“There is a view that people are not frightened of the FSA,”
said Financial Services Authority
executive Hector Sants in mid-March. “I can assure you this is a view I am
determined to correct. People should be very frightened of the FSA.”
Principles-based regulation will be under threat: “A principles-based
approach does not work with individuals who have no principles,” he said. No
more Mr Nice Guy.
His comments come a month after Sir David Walker, a former executive director
of the Bank of England, was asked by the Treasury to look at corporate
governance in the banking industry, including such topics as the effectiveness
of risk management at board level and the balance of skills, experience and
independence required by the boards of banks. Whether in these respects the
review can devise recommendations that are markedly different and more effective
than the 2003 Higgs and Smith reports (on non-executive directors and audit
committees, respectively) is a question that will remain unanswered until at
least the summer when a consultation document is published.
One area that has often been given inadequate attention will be addressed by
Walker – the role of institutional investors in engaging with companies and
monitoring boards. This is a very significant avenue: shareholders should have
almost as good a helicopter view of how all the players’ strategies interconnect
as do regulators, and so could play a more prominent role in making their
concerns felt. Walker’s questioning could well start by asking investors (a)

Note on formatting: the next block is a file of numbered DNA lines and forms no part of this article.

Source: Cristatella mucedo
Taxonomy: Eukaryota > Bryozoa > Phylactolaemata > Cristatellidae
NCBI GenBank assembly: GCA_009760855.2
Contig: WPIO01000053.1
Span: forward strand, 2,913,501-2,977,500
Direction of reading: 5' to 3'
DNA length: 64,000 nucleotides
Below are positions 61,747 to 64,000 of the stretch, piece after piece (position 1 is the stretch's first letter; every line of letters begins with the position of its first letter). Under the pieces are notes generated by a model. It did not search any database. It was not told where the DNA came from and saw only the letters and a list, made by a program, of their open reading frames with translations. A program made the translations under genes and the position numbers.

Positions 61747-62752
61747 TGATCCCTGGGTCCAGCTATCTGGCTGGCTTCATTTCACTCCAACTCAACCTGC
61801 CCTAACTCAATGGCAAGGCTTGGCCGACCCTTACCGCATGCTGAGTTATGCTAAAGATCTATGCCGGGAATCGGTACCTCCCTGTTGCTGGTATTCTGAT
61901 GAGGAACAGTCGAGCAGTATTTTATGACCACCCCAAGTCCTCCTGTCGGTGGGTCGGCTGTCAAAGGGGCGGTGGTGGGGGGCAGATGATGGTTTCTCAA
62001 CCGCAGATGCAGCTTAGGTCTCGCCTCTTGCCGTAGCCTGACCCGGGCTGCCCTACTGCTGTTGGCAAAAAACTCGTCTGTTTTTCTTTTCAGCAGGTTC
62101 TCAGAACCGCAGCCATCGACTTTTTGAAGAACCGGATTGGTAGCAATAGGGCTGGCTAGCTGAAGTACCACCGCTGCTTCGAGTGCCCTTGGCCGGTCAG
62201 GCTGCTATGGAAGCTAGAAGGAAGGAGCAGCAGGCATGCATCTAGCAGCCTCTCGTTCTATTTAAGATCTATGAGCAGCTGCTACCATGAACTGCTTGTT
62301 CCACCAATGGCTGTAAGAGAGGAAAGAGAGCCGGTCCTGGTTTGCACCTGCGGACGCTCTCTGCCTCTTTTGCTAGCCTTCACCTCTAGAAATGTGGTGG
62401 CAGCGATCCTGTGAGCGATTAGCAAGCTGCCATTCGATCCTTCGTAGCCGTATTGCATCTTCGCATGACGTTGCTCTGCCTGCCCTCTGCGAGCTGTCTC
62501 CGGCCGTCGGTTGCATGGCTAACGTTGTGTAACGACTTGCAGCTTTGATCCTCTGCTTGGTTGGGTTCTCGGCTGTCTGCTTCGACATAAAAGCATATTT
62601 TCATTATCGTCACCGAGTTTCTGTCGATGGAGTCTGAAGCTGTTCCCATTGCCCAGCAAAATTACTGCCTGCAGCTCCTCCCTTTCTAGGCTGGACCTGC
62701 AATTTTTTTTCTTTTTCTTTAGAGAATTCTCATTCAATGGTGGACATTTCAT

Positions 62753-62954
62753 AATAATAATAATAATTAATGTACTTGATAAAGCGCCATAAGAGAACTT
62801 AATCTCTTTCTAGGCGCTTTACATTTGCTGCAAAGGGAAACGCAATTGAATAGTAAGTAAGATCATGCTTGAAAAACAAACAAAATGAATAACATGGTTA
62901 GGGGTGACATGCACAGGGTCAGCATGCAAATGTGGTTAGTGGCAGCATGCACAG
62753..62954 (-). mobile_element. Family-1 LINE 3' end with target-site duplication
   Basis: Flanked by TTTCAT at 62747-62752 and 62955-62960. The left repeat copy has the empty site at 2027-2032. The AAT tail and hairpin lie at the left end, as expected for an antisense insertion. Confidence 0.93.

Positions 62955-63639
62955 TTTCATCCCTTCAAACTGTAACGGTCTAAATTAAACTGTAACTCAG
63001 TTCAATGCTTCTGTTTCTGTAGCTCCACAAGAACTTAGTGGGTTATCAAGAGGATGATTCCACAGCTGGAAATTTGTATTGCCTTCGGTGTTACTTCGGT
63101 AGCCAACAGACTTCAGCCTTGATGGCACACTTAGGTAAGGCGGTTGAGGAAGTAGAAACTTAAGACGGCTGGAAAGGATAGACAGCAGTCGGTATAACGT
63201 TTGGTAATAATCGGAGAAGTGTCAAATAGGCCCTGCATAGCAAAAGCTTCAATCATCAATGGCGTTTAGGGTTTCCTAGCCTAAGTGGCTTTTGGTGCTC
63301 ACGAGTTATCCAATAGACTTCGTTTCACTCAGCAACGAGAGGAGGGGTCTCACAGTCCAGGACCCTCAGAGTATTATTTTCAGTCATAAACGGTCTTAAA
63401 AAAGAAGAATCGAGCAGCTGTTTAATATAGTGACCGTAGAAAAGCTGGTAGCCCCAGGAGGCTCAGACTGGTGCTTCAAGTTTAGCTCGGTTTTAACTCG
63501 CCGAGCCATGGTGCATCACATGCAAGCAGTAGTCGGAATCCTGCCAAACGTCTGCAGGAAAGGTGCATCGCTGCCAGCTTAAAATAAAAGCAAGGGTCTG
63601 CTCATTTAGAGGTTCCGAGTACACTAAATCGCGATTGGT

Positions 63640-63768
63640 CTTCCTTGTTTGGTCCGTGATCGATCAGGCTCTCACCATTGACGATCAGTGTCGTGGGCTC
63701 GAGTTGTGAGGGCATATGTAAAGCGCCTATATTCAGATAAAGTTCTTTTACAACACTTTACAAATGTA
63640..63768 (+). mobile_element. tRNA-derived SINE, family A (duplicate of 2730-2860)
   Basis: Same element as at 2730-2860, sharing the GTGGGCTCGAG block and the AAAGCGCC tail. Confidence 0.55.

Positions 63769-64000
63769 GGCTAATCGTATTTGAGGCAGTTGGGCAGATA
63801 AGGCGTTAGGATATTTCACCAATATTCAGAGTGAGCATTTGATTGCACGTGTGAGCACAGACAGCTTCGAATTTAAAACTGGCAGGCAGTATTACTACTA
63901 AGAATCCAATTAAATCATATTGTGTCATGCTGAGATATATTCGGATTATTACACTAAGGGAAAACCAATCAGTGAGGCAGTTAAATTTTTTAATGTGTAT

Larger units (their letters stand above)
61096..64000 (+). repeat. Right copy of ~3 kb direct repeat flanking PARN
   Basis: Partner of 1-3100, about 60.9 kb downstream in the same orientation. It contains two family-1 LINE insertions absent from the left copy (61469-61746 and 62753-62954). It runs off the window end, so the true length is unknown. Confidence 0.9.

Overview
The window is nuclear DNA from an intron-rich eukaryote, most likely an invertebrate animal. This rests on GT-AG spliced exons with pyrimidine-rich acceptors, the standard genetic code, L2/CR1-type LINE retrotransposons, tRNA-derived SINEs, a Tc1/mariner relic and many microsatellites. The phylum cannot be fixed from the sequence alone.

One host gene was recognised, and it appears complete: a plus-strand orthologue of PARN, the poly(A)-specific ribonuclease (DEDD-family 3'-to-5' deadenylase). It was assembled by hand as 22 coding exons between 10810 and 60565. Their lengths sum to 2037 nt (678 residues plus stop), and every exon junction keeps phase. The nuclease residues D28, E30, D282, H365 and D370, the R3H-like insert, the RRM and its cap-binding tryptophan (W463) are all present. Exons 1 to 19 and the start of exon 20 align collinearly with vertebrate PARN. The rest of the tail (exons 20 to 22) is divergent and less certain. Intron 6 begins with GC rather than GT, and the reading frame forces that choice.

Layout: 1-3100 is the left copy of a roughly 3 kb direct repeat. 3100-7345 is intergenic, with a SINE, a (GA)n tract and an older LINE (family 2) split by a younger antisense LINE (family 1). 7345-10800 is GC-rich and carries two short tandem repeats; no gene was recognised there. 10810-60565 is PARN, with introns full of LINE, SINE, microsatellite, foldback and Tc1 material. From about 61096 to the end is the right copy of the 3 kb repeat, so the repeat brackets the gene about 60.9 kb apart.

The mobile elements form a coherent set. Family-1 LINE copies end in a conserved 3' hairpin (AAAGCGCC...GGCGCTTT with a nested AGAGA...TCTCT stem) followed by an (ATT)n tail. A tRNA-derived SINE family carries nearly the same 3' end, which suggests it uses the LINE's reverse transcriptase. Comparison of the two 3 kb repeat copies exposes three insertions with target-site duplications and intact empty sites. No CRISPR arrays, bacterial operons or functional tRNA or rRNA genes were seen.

whether they understand in some considerable detail what each bank’s annual
report means, and (b) whether they believe the bank boards also genuinely
understand at a deep level what those accounts mean – and what they think
employees are up to.
FSA chairman Lord Turner’s newly-published report promises an approach that
looks at individual banks’ strategies and at system-wide risks. There will be a
new approach to counter-cyclical reserves and banks’ remuneration policies will
be scrutinised to prevent excessive rewards for excessive risk-taking. And the
credit rating agencies will likely fall under the FSA’s remit to prevent
conflicts of interest with the clients who pay them. “Much financial innovation
has proved of little value, and market discipline of individual bank strategies
has often proved ineffective,” Lord Turner said in the report.
* Curious historic fact: Four years ago, Philip
Hampton, then chairman of Sainsbury’s, was asked by the Treasury to prepare a
report on the regulatory burden facing British industry and to recommend areas
where red tape could be cut.
In his report he said of the FSA: “The review has been impressed with the
FSA’s risk profiling system, which has a firm-specific component and a component
for industry-wide risks. The application of such a risk assessment protocol
across the whole financial sector makes resources more flexible and regulation
better targeted than if the regulation had been delivered by nine separate
bodies.” Philip Hampton is now the chairman of Royal Bank of Scotland.
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